79g: Martin Sheen / David Bowie
Weekend Update with Jane Curtin & Bill Murray
... Jane Curtin
... Bill Murray
Father Guido Sarducci ... Don Novello
Don Pardo: And now, "Weekend Update" with the Weekend Update news team. Here are anchorpersons Bill Murray and Jane Curtin.
Jane Curtin: Good evening. I'm Jane Curtin. Here now the news. Our top story tonight:
[Photo of Ronald Reagan] Republican presidential candidate Ronald Reagan said this morning that he would not enter the Puerto Rican primary or, for that matter, Puerto Rico. "Those people give me the willies," Reagan commented.
[Photo of Joe Clark] Canadian Prime Minister Joe Clark lost a vote of no confidence in the Canadian Parliament this week. Evidently, members of Parliament had been complaining that Clark's wife wouldn't sleep with any of them and there is talk of bringing back [Photo of Pierre Trudeau] former Prime Minister Pierre Trudeau.
This week, the New England Journal of Medicine reports that women who have had intercourse during the last month of pregnancy have had babies born with infections, respiratory ailments and jaundice. The report further states that the closer intercourse is to the baby's birth, the more severe the effects. In several cases, where the mother was sexually active shortly before delivery, when the baby was born, it immediately asked for a cigarette and a towel.
Bill Murray: [Image of a satellite orbiting Earth] Well, the twenty million dollar RCA TV relay communications satellite, SATCOM 3, that was lost this week, has been found [Photo of a black guy carrying a huge hettoblaster on his shoulder] by Lonnie Washington, an unemployed maintenance man in Harlem, New York. Mr. Washington has evaded authorities, claiming, "This thing picks up so many stations and plays real loud, I ain't giving this sucker back to nobody."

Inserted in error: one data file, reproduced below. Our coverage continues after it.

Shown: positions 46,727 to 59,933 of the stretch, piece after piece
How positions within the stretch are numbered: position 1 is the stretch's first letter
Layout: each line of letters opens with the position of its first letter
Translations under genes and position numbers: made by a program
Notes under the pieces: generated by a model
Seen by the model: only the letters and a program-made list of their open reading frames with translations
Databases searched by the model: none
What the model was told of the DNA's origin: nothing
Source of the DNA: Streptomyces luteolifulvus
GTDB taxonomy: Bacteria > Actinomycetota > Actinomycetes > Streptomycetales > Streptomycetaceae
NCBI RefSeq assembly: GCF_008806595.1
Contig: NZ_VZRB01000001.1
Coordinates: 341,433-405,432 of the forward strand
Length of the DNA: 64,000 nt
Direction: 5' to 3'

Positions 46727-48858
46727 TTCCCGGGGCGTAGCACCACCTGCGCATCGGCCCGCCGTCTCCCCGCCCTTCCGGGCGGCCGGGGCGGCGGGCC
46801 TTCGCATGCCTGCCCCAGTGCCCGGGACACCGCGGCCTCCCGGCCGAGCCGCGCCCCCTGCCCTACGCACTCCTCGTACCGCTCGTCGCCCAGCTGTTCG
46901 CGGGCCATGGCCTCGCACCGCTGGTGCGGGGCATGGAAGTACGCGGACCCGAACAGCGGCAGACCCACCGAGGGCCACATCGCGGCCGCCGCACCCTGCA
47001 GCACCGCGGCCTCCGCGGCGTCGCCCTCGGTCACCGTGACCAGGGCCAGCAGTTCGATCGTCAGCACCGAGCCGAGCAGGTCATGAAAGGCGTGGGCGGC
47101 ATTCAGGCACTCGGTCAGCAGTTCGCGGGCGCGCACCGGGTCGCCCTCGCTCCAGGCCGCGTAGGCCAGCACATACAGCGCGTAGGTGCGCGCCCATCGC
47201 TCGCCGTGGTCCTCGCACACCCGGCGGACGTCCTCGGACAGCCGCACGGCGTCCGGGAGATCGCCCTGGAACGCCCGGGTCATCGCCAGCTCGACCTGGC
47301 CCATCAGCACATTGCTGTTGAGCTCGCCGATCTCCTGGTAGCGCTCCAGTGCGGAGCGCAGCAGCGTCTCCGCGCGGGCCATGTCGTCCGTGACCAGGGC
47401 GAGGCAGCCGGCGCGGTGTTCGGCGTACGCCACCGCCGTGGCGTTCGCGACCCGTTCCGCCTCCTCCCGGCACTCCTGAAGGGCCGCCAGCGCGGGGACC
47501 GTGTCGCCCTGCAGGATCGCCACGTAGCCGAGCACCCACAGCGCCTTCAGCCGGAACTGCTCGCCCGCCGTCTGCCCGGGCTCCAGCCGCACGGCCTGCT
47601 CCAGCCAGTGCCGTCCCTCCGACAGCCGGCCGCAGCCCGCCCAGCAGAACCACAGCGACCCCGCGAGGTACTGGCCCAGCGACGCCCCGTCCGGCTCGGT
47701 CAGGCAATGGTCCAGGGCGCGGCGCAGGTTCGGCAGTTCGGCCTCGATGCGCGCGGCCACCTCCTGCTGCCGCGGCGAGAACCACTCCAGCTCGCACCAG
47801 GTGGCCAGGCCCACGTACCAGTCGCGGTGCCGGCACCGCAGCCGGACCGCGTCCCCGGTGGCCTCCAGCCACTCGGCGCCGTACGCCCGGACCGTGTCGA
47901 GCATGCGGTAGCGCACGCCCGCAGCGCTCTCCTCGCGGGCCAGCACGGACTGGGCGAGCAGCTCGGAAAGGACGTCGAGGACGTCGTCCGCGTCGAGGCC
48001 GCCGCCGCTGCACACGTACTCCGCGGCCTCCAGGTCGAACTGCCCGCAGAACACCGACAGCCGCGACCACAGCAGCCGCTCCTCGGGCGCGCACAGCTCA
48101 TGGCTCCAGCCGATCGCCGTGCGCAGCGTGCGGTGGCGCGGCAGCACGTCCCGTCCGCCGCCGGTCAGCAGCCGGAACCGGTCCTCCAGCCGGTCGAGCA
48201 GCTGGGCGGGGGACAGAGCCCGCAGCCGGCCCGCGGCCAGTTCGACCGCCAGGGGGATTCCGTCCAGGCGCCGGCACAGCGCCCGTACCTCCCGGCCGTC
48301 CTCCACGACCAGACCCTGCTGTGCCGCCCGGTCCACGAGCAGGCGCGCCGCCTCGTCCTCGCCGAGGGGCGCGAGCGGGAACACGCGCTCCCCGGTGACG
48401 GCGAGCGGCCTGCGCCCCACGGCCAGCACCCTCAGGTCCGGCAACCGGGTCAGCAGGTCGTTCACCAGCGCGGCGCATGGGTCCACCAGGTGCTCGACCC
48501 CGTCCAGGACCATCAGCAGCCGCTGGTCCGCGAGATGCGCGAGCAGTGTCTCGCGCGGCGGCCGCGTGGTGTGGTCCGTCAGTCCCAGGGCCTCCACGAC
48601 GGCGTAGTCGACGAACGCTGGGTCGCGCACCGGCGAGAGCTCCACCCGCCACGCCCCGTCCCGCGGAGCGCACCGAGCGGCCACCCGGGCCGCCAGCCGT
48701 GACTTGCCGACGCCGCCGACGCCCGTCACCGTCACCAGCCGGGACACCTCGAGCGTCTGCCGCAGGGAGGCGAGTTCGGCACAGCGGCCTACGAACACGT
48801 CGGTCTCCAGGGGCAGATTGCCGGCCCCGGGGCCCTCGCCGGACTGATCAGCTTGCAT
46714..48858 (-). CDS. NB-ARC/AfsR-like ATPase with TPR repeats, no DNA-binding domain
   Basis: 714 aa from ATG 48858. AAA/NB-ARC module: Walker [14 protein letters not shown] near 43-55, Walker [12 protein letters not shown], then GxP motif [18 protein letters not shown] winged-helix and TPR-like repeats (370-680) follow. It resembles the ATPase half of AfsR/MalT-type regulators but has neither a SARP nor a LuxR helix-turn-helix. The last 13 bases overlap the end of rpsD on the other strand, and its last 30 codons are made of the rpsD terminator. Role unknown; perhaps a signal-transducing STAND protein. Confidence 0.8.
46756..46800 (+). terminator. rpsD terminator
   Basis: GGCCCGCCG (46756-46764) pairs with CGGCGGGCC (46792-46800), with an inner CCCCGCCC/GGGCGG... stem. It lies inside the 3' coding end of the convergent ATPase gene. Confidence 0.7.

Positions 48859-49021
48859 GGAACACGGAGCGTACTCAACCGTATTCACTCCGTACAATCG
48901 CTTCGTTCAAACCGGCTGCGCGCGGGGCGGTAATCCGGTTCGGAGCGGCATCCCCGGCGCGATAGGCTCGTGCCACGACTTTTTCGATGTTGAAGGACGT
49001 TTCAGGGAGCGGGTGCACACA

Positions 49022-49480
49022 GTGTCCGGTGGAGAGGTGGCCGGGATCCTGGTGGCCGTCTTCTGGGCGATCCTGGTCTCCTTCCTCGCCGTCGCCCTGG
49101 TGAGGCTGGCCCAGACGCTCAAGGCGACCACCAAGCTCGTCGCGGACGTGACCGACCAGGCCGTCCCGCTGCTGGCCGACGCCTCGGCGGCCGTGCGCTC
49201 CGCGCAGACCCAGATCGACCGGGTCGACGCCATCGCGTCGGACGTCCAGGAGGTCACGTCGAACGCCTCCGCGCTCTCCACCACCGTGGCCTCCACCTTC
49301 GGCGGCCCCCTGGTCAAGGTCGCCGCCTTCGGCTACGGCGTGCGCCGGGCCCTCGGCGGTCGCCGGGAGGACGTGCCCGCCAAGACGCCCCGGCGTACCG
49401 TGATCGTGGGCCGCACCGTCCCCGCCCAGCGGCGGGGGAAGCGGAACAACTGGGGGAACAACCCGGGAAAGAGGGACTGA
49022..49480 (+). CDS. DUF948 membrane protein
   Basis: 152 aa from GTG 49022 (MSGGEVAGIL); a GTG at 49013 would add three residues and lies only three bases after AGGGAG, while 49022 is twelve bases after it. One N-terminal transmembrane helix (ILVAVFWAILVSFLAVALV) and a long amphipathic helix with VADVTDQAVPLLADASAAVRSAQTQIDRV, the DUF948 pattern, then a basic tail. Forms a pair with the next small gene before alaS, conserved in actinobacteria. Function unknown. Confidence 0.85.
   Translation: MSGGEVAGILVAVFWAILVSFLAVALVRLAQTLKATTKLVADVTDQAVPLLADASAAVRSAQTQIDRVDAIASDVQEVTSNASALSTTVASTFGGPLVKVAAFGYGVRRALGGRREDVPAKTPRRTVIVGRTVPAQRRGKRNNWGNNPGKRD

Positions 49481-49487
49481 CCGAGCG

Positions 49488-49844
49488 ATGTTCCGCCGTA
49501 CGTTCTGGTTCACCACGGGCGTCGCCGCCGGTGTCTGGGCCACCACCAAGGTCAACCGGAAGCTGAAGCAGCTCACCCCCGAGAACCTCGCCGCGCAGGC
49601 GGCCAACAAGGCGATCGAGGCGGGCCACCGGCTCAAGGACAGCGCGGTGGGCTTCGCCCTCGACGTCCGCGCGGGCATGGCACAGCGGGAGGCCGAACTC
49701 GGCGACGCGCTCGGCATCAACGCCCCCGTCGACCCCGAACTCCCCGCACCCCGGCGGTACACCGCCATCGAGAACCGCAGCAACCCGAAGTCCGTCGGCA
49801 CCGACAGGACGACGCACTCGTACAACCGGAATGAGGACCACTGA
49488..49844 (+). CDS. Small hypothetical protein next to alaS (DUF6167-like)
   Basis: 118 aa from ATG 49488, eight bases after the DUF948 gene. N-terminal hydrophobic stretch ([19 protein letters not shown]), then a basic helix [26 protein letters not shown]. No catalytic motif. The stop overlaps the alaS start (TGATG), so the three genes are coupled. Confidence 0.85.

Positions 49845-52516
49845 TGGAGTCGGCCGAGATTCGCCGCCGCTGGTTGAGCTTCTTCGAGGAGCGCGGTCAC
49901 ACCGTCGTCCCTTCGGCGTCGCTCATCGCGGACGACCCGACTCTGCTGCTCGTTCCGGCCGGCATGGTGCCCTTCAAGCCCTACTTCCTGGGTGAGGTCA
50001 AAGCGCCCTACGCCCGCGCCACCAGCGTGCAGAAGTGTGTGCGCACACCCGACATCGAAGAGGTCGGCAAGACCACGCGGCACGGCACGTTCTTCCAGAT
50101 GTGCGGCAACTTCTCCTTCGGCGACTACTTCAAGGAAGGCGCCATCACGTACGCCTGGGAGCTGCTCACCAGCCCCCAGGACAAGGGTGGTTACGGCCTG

[Photo of an elderly man in an examination room] It's kind of lonely when the old gang's all gone but Walter Pinel doesn't seem to mind. He's the last surviving member of the Woodstock Nation, that tumultuous rock festival held in Woodstock, New York over ten years ago. Walter's a doctor now and, although he has many fine memories of Woodstock, he can't remember them.
Today, December 15th, was the expiration date for the half fare airline discount coupons. One of these cut-rate plans works something like this. Say you flew from Mexico to New York to Texas. Well, for only five dollars more, you could fly to Panama. Well, the Shah of Iran did just that today. The Shah is a rich man but he's frugal and I -- I like that, really.
Jane Curtin: Well, Bill, money isn't everything. Try to imagine yourself without a home, without a country, and without a gall bladder. Believe me, it's a depressing way to spend the holidays. If there's an ailing exiled king in your life, why not grab a pen and paper and send the Shah a get well card at this address: Poor Pahlevi, Panama City, Panama. Or just drop it off at your local Exxon station and they'll see that he gets it. You'll be glad you did.
This week, the Senate voted overwhelmingly to put an additional three million dollars in paper currency into circulation. This drive was spearheaded by Senators Percy of Illinois, Cohen of Maine, Nunn of Georgia, and Chiles of Florida. Expected to reap immediate benefits are Cadillac dealers, fancy French restaurants, and Washington area escort services.
[Graphic of the Mobil Oil corporate logo] The Department of Energy accused Mobil Oil Corporation and three other companies this week of overcharging by more than one billion dollars for petroleum products. [Photo of SNL writer Alan Zweibel] The only victim of the overpricing seems to have been Mr. Gary Leonard of Tucson, Arizona who was charged one billion, seventeen dollars to have the tank of his Vega filled with unleaded. Remarked Mr. Leonard, "I guess I just must have the face of a big sap."